This is the bare bones. The training equips individuals to be able to communicate the story personally in a way that makes sense, and also to tell their own story. Check out the @the_four_ie for our instagram and www.thefour.com for the international website.
NATIONAL STUDENT BELIEF SURVEY
This year, we kicked off the academic term by launching a new National Student Belief Survey. There are three steps to this process: Create, Collect and Collate.
We wanted to be sure to include factors in the survey that would interest us and the wider Christian community when it comes to what students believe. We like to know things like what students think about Jesus, and His main message. But also measurable factors like scaled questions of interest in faith and God, and what is important to them in their lives.
To collect responses, our team of five interns and three campus staff hit the road. We talked to students across Ireland, in all four major cities, to get 1000 surveys that have a wide representation from all the major universities. The aim of the survey was not to have a spiritual conversation, although if the participant asked questions we were always happy to continue the conversation after the survey was finished. Too often surveys can be used disingenuously, with no collation or publication planned. Students are no fools, and any hint of masked motives only serves to hinder.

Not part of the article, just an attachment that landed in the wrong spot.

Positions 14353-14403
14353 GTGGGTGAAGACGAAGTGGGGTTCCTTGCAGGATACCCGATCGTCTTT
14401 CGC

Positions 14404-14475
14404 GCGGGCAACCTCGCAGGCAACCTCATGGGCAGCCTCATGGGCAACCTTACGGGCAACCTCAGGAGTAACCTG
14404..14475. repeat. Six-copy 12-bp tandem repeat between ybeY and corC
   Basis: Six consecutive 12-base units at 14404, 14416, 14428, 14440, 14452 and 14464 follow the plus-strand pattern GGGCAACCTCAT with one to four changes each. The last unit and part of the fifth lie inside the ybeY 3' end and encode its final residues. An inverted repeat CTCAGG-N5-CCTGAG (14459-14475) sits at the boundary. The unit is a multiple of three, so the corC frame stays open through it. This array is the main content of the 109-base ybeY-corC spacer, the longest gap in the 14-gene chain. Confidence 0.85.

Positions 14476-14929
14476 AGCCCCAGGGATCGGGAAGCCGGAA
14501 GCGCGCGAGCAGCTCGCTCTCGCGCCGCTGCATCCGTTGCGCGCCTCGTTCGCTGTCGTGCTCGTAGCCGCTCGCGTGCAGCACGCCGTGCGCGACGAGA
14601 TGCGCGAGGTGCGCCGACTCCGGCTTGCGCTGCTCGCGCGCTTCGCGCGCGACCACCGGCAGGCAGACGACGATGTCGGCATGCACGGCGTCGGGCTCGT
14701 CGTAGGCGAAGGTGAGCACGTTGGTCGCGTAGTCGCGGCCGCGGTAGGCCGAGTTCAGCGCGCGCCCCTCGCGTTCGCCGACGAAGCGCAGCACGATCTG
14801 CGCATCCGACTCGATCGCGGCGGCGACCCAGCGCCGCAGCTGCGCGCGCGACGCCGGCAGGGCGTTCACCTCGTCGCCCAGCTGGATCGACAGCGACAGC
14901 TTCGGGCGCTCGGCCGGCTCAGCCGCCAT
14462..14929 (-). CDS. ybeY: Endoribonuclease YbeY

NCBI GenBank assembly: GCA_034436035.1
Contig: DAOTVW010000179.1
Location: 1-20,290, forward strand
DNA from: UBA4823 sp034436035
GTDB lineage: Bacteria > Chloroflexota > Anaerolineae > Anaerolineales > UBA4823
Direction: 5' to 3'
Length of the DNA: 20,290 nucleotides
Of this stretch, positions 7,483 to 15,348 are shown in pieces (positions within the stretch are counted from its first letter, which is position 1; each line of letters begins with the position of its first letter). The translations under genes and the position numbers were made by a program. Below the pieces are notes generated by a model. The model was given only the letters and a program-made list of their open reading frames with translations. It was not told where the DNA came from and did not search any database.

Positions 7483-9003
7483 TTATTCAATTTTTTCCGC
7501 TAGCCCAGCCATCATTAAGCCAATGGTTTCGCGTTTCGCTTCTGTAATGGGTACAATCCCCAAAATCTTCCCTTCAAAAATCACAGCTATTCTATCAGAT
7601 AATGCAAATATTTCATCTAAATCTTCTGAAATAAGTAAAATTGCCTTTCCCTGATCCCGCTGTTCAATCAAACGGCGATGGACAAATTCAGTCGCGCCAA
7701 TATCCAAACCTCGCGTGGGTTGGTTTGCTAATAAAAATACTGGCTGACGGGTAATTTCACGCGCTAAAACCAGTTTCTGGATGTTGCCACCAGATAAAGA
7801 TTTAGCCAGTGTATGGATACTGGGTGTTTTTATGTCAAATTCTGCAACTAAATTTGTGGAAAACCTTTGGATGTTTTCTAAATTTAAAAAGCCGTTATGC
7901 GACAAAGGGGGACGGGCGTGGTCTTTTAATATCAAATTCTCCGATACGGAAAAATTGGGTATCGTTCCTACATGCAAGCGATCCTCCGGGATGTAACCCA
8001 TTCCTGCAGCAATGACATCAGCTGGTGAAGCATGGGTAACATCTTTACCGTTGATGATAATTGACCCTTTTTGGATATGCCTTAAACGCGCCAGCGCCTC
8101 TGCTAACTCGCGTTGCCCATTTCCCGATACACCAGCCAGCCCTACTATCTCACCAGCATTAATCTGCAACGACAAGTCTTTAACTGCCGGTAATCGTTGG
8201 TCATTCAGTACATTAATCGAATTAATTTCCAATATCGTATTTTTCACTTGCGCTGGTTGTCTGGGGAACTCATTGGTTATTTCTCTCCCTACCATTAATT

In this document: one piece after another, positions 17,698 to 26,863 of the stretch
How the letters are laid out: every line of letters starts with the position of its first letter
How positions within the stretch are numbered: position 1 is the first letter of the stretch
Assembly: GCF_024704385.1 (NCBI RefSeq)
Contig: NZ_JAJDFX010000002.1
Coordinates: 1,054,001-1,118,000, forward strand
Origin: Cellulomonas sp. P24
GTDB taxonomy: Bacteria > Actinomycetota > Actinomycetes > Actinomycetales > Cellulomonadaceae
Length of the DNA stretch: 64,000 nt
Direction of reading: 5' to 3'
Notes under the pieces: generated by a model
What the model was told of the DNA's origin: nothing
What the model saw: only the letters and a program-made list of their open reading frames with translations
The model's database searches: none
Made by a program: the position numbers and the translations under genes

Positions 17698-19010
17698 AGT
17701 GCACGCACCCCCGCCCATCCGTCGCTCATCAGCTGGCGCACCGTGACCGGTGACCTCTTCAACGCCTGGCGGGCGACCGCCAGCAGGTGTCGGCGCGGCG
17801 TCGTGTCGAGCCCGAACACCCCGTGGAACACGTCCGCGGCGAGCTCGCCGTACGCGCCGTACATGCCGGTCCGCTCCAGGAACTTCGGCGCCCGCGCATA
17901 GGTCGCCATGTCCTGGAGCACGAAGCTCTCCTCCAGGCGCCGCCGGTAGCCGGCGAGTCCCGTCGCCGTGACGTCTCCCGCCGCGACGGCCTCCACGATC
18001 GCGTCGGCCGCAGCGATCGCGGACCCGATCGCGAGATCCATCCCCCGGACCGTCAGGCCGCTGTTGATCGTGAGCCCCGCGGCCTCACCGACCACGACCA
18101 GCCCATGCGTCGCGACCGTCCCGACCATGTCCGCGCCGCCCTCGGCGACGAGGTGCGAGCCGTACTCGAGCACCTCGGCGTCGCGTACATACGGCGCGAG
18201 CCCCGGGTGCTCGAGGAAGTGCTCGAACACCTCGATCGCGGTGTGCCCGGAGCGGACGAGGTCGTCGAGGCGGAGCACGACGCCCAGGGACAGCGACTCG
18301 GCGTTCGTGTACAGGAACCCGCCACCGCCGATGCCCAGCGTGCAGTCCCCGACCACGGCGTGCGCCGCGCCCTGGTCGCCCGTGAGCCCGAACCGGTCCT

We are still in the process of finishing and then finally collating the surveys, but in the meantime we have published results on www.irishstudentbelief.com. It has a brief overview of the survey, some snazzy pictures of students, a chance to do the survey and then a results page that we update when we pass a 200 mark. At the end, we plan to publish a report of the findings. So stay tuned.
In October, we launched a new endeavour called Doyle’s Sessions. This was born out of a passion for having a place where students can hear the Gospel, and a place where Christian students can invite their friends, without having to explain an unfamiliar “meeting” culture. So we hit the pub! Doyle’s is a thriving hub of city centre students, so we saw no better place to set up shop than their upstairs space.We invite people to hear a podcast recording on a range of subjects like ‘Grace over Karma’, ‘Heart over Appearance’, ‘Sacrificial Love’. As organisers, staff banded with alumni student leaders to launch it, and our core value was that there was a clear representation of the Gospel in each session.
We had a wide attendance of students from many different walks of life, a lot of craic, and each week we talked about Jesus in the pub. It was with glee that one of our staff members found, in the toilet cubicle, graffiti that proudly stated (amongst a wide range of other ‘statements’) “There is a flag flying high in the castle of my heart, in the castle of my heart, in the castle of my heart. There is a flag flying high in the castle of my heart, for the King is in residence there.”
Chloe Hanan is a Dublin/Wicklow native, and has worked in ministry since a young age, with Agapé since 2009. Her passion is to see spiritual transformation in Irish lives.